Two. Respondent makes a well reasoned contention to the effect that prohibition is not the proper remedy because the Petitioner had the right of appeal from any adverse decision that might have been made by the trial court. In our opinion, however, the uniform decisions of this Court refute such contention. In Monette Road Improvement District v. Dudley, [Judge], 144 Ark. 169 (pp. 175-176), 222 S.W. 59, there appears the following statements:

"So it is thus settled that where it appears that an inferior court is about to proceed in a matter over which it is entirely without jurisdiction under any state of facts which may be shown to exist, then the superior court exercising supervisory control over the inferior court may prevent such unauthorized proceedings by the issuance of a writ of prohibition. The essential thing is, that it must be shown that the inferior court is about to proceed beyond its jurisdiction, and that fact is said to be the jurisdictional one upon which the right of the supervising court to issue the writ of prohibition depends. "It is contended by counsel for the respondent that the remedy by prohibition not being an absolute one, but discretionary, the writ should be denied where there is a remedy by appeal or otherwise, even though the court sought to be restrained was about to proceed beyond its jurisdiction.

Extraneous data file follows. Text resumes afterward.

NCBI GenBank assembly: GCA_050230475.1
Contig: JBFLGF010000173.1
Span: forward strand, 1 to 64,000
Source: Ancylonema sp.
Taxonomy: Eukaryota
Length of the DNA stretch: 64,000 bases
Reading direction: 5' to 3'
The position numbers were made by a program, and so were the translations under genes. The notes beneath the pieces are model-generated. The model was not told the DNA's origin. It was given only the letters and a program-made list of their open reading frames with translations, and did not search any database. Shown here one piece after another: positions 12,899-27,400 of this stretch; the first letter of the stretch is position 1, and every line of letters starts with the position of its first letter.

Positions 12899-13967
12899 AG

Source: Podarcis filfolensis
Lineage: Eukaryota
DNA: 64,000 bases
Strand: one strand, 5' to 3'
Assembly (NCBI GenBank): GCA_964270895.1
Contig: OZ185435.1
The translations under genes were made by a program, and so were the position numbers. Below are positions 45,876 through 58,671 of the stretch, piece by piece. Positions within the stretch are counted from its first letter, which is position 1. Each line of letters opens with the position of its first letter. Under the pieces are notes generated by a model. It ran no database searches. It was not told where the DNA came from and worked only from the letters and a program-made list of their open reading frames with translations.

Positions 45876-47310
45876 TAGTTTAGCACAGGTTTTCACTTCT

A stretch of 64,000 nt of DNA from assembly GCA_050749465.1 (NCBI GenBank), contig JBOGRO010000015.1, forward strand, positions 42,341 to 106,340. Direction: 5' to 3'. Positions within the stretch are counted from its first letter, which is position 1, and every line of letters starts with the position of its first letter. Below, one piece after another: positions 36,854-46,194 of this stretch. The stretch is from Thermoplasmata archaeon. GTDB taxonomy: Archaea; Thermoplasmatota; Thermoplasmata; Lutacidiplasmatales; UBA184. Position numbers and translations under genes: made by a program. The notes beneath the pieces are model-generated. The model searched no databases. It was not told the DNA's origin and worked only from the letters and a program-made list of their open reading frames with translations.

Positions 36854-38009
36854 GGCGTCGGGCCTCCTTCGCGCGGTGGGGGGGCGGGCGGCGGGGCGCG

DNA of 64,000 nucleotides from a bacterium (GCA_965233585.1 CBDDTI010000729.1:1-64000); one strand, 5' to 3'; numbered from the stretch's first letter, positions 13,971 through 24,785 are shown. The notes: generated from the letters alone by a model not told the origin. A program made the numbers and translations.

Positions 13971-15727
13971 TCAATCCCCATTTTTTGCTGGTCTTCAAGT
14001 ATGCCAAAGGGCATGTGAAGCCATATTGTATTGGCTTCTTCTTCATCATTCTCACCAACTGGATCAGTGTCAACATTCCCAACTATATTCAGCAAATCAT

* * * * * * *

"If the absence of the right of appeal was essential to the issuance of a writ of prohibition, then that remedy would be entirely unavailable in any case, for under our Constitution the right of appeal is granted in all judicial proceedings. The true test is, as stated in the case already cited, whether or not the court is proceeding beyond its jurisdiction; and when that state of facts is shown to exist, the remedy by prohibition is the appropriate one."

Likewise in Ark. State Highway Commission v. Dodge [Judge], 181 Ark. 539 (p. 541), 26 S.W.2d 879, we said: "The practice is well settled that, when it appears that an inferior court is about to proceed in a matter over which it is entirely without jurisdiction under any state of facts which may be shown to exist, then the Supreme Court, exercising supervisory control over the inferior court, may prevent such unauthorized proceeding by the issuance of a writ of prohibition."

In the case of Faver v. Golden, 216 Ark. 792 (p. 796), 227 S.W.2d 453, this Court said: